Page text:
Take advantage of this good weather and go for a ride.
At Works Performance, we put the winter to good use and developed new and improved products. Our new front fork solutions are being shipped as we speak and incorporate a gas cartridge along with our tried and proven adjustable dual rate spring sets.
A few words about springs,
Choosing the proper spring will achieve the desirable wheel rate for the application being considered. The incremental force needed per inch, to compress the suspension when measured at the wheel, defines the wheel rate. Chief factors are the weight of the vehicle, rider, passenger, luggage, leverage ratio and type of use.
The spring rate represents the incremental force required to compress the spring one inch. For example an 80 pound per inch spring compresses 1 inch when 80 lbs of pressure is applied. This same spring compresses 2 inches when 160 lbs of force is applied, compresses 3 inches when 240 lbs of force is applied, and so on.
Often the springs are combined to provide a soft initial rate with stiffer final rate and sometimes a middle rate. When the springs are combined, the individual spring follow the normal rules and travel is divided between the springs in inverse proportion of their rates.
It is a concept difficult to visualize, however let me shed a little light on the subject.
A common combination is a 240 pound per inch spring, on top of a 120 pound per inch spring. Let us examine the dynamics of this pair. I can tell you that you are looking at a 80 initial rate / 120 final rate spring. This is what will happen, 80 pounds of force will compress the spring stack 1 inch (until coil bind or crossover point is reached). The travel will be divided in this manner, the 240 pound per inch spring will compress 1/3 inch, and the 120 pound per inch spring will compress 2/3 inch. The separator (go between) which sits between the two springs seeks equilibrium. The force on both ends of the spring stack compresses the stack one inch for every 80 pounds of force applied (hence the 80 pound per inch spring stack rating). This will continue as long as both springs are free to share the travel, until one spring or the other reaches coil bind or is otherwise constrained (such as by a crossover ring). As soon as the spring reaches coil bind, or crossover point the rate will change (in this example the 80 lb per inch spring will cross over (no longer free to travel) and you will rely on the 120 pound per inch spring which remains. This is how we manipulate the crossover point with cross-over spacers inside the shorter spring. You will note that from this pair, the short spring will deflect 1/3 inch for every inch of travel, so that if you wanted to travel 3 inches to the crossover point, you would need 1 inch of available travel between the go-between (which sits between the two springs), and the cross-over spacer (which sit inside the short spring).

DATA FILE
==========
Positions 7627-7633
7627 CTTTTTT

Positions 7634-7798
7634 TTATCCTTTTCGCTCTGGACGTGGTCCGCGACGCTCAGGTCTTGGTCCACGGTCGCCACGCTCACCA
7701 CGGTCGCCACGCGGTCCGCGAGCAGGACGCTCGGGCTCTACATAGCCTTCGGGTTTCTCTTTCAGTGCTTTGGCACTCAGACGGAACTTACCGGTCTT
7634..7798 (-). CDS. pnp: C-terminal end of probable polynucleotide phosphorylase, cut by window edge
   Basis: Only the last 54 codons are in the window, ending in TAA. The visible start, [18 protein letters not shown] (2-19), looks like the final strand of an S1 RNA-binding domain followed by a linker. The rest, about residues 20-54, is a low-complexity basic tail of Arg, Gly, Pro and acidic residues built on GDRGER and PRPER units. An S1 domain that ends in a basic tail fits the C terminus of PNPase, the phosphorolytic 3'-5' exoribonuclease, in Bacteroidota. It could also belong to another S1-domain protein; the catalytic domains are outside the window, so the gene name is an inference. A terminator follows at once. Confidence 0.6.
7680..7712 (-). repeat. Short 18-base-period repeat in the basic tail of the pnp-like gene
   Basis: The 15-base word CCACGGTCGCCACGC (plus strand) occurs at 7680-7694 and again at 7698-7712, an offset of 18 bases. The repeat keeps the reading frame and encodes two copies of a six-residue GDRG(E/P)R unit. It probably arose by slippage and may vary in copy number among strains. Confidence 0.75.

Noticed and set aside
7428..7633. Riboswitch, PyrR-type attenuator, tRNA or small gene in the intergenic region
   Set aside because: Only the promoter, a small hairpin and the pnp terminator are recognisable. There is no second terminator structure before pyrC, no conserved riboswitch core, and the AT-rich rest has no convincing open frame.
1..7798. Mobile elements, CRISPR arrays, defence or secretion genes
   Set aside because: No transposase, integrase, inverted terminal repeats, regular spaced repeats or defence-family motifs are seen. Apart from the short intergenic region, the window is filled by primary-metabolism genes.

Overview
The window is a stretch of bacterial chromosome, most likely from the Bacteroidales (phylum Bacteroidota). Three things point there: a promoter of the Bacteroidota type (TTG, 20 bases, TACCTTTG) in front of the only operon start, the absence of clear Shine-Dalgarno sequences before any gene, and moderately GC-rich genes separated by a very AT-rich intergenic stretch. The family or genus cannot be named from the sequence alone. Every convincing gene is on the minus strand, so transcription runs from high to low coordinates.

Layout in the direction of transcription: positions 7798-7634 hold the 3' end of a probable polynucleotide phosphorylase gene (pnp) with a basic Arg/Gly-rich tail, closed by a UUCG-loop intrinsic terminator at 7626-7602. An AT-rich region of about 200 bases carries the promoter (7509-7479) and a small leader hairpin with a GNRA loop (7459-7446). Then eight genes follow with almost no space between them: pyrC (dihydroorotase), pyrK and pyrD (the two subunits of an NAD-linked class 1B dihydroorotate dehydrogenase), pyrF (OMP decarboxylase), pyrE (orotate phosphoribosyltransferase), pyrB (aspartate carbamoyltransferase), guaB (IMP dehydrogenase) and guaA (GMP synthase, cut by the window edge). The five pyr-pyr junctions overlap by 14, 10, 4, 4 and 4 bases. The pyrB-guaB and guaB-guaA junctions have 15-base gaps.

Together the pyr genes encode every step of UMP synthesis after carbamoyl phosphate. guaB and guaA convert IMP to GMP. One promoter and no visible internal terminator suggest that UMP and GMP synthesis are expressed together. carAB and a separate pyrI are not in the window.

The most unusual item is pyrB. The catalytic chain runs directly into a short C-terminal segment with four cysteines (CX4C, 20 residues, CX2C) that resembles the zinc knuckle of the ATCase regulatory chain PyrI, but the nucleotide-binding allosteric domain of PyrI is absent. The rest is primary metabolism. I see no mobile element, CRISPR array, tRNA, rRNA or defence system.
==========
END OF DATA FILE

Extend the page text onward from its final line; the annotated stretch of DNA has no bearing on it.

At this point I would like to introduce another way of manipulating the spring cross over point, the ARS (Adjustable Rate System) which allows you to make crossover distance adjustments by simply rotating a moveable stop by means of a lever. This system is a great attribute on a touring shock because it can provide a 50 percent increase right from the start, or a bit later in the stroke as desired. Many people do not understand the true function of this lever and expect a change of spring pre-load. Ours is a completely different approach, and addresses the need for a spring set to become stiffer earlier, not merely more pre-load on the combined spring set. The spring pre-load is adjusted separately, by a spacer or via threaded pre-load adjuster which sits on top of the spring stack.
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